In southern Italy, millions of tons of tomatoes are produced each year. To cut costs, people who own the large farms in the area call on the cheapest workforce possible: migrant workers. These workers end up ensnared in a system akin to modern slavery: they live in makeshift camps where they are exploited by the intermediaries who liaise with the farmers. They are stuck doing gruelling, underpaid work – but which is often their only option.

In the first part of our investigation, below, our Observers show us the living conditions for migrant labourers who work in tomato fields in Italy. In the next installment, we’ll examine emerging alternatives that could offer them better ways of making a living.

Some of these migrants have obtained asylum in Italy, while others are undocumented. FRANCE 24 spoke with a young man living in one of the largest migrant worker camps in this region, which is in Rignano, located in the south, about 170 kilometres from Naples. He used his smartphone to document working and living conditions for the migrants there.

In this video, Moussa B. leads us around the camp, showing us the rough shelters where several hundred people sleep during the winter. When he took this footage, it was 5 °C (or 41 °F).
How does this migrant labour system work?

Ousmane Kassambara, age 28, is one of Moussa’s friends. Originally from Mali, Kassambara spent more than two years at the mercy of the "caporali" – the men who act as go-betweens between the farmers and the workers. During this time, Kassambara lived in a makeshift camp and harvested tomatoes for a paltry salary.

In 2006, 27 "caporali" from different countries were indicted by an Italian court for "human trafficking” and “enslavement”. The NGO Oxfam says this system amounts to modern slavery.

"I’m paid 3.50 euros to fill a 300-kilogram crate of tomatoes”

For the past three years, every summer, I’ve harvested tomatoes.

I earn 3.50 euros for each 300 kilogram crate that I fill. The men who we call "caporali" [corporals] or "capo nero" [black capos] are people from North or sub-Saharan Africa who have “made it” – they’ve been in Italy for seven or eight years, they speak the language and they own a vehicle, usually a van. They act as intermediaries between workers like us and the Italians [who own the farms].

During the tomato harvest, workers are paid for each crate that they fill. (Photos by Moussa B., who is currently living in a makeshift camp in Rignano.)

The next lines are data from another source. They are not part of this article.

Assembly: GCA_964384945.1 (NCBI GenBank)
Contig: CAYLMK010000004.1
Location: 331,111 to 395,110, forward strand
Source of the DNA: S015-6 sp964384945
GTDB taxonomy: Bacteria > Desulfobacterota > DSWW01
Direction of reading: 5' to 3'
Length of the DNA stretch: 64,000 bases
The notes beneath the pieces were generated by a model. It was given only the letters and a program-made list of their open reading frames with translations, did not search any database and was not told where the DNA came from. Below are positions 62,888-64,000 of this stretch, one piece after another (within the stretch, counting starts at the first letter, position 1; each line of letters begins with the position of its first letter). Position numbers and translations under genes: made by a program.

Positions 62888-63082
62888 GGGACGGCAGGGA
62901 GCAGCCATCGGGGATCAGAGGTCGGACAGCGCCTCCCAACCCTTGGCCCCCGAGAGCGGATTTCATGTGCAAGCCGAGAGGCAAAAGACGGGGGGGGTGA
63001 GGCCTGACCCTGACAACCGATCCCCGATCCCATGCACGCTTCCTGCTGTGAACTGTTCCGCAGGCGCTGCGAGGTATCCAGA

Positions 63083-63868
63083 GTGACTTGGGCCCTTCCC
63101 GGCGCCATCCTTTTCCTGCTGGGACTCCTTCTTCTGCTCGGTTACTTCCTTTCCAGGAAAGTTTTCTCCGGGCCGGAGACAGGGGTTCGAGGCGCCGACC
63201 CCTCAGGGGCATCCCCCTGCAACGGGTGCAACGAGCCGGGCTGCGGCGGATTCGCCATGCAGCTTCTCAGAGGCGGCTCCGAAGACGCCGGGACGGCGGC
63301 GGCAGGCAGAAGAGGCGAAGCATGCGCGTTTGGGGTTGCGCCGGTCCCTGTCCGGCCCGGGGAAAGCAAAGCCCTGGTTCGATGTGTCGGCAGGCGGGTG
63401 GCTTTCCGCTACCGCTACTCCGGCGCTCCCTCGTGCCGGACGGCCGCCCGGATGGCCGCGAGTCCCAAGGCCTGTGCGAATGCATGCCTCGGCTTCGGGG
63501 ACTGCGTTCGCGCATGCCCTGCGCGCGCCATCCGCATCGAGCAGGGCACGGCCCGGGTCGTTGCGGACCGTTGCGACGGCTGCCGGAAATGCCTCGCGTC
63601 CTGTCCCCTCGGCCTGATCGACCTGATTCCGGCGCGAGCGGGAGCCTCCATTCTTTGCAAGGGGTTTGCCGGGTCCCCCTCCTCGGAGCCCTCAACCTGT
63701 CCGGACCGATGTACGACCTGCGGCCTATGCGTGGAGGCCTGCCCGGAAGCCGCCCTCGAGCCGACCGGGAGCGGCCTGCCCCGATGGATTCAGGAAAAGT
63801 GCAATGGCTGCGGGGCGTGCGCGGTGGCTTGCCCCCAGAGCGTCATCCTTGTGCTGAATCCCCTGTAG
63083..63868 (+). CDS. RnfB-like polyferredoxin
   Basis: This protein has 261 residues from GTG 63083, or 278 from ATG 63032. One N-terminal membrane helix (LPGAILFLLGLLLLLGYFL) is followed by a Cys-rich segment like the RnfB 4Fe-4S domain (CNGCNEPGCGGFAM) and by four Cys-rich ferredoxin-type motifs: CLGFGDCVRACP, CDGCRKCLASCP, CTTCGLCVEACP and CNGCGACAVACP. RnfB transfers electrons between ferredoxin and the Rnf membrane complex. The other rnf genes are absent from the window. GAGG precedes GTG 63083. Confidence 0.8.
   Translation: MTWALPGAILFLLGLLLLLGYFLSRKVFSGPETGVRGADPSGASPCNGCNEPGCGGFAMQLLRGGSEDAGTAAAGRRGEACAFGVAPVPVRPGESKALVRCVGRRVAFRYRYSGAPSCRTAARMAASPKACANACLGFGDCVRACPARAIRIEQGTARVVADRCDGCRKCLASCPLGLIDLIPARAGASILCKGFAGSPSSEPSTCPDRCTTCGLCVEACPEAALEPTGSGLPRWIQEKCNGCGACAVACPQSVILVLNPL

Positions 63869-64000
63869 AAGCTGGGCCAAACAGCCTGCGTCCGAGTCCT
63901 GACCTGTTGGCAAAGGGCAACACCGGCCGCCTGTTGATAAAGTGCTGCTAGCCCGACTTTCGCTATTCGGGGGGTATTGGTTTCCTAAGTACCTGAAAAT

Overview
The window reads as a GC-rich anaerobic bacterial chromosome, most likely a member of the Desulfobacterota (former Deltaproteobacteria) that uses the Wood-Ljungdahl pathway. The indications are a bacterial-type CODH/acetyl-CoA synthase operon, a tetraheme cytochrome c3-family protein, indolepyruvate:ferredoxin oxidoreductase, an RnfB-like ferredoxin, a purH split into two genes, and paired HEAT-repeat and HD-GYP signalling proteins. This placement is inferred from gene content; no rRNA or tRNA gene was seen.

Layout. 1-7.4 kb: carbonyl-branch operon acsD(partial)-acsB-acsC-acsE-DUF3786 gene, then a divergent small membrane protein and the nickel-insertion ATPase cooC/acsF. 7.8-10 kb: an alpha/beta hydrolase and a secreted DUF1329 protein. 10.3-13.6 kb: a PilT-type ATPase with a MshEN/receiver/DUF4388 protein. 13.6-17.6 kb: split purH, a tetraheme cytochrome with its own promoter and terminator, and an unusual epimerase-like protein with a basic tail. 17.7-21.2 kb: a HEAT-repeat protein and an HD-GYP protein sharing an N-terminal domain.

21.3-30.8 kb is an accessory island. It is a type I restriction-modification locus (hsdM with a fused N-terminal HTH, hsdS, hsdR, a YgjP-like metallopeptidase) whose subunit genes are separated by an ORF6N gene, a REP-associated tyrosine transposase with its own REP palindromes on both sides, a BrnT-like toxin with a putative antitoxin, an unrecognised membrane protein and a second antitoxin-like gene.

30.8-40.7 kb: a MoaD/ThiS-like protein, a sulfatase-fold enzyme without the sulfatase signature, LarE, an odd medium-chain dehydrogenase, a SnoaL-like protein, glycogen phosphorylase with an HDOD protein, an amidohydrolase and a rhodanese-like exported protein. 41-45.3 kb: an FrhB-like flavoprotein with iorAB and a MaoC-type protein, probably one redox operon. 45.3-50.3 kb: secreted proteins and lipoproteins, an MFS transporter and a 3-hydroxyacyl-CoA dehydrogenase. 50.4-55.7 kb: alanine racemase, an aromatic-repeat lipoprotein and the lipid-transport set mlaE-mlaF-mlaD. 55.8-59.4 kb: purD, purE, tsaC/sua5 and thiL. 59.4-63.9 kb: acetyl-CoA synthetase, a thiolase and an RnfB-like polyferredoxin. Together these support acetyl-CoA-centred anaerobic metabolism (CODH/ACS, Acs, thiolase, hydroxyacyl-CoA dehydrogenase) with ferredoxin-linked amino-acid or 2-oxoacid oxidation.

The owners of these farms pay the capos seven or eight euros per crate [containing 300 kg of tomatoes], but they only give us half of that. The capos also charge us 5 euros a day for the ride to the fields and, if we want a sandwich or a bottle of water, we have to pay for that, too [Editor’s note: the sandwiches are about 5 euros each, while the water goes for two euros a bottle]. It’s a total rip-off and the pace of work is hellish.
"We are far from everything"
I spent two years in the camp in Rignano, staying there both in summer and in winter. During the winter, I managed to do a few other odd jobs. However, there was one period where I didn’t go into town for six months. We are far from everything. You have to pay an illegal taxi 10 euros to get anywhere.
Aerial view of the Rignano camp. This satellite image was captured on August 30, 2015.
The shelters that we live in are made with salvaged materials that we find wherever we can. Some we get from abandoned homes in town. But, if we do that, we have to rent a van for 60 euros to bring the materials that we salvaged back to camp. I made my own home out of wooden boards and pieces of plastic.
The shacks in the Rignano camp are sometimes made out of old trucks or vans. (Photo published in October 2017 on Google Maps.)
Some people prefer to rent a mattress in a makeshift shelter that’s already been built. Sometimes, 30 or 40 people will cram into one shelter. People pay around 35 euros to stay there two or three months of the season.
"During the summer, there are between 2,000 and 3,000 people living there"

We have to get water from a truck that comes every three or four days. Everyone comes out with their plastic canisters to fill. To shower with hot water, you have to pay a euro to the people from Burkina Faso who run the water-heater. We don’t have toilets, we just go in the nearby fields.

In the winter, there are several hundred people in the camp. In the summer, the number rises to somewhere between 2,000 and 3,000.

To establish order, we have representatives (usually three from each country) as well as security officers that we’ve chosen amongst ourselves. When someone behaves badly, he has to pay a fine. If he starts acting up again, he gets thrown out of the camp.

Our Observer hopes that he won’t have to work in the harvest again next year. He is currently renting a house in an Italian village and makes his money by doing odd jobs at seaside resorts.

This camp for migrant workers is in Boreano, located about 80 kilometres from Rignano. (Photo taken by Francesco Castelgrande in April 2016.)

Migrant workers have been living in large camps like this in Italy for the past 15 or so years. They made headlines in 2011, when migrant workers from a camp in Nardo went on strike to protest against their working and living conditions. This strike, which was led by a young man from Cameroon, made it a criminal offence to work as a capos.

Since then, Italian authorities have been trying to put a halt to this exploitative system, but, in doing so, have come up against powerful local mafias, including the 'Ndràngheta crime ring, which is centered in Calabria, Italy and which is linked with numerous "caporali".

The second part of our investigation, which is all about alternatives to this exploitative system, will be posted on the Observers website next week.  
Article written with
Liselotte Mas

Liselotte Mas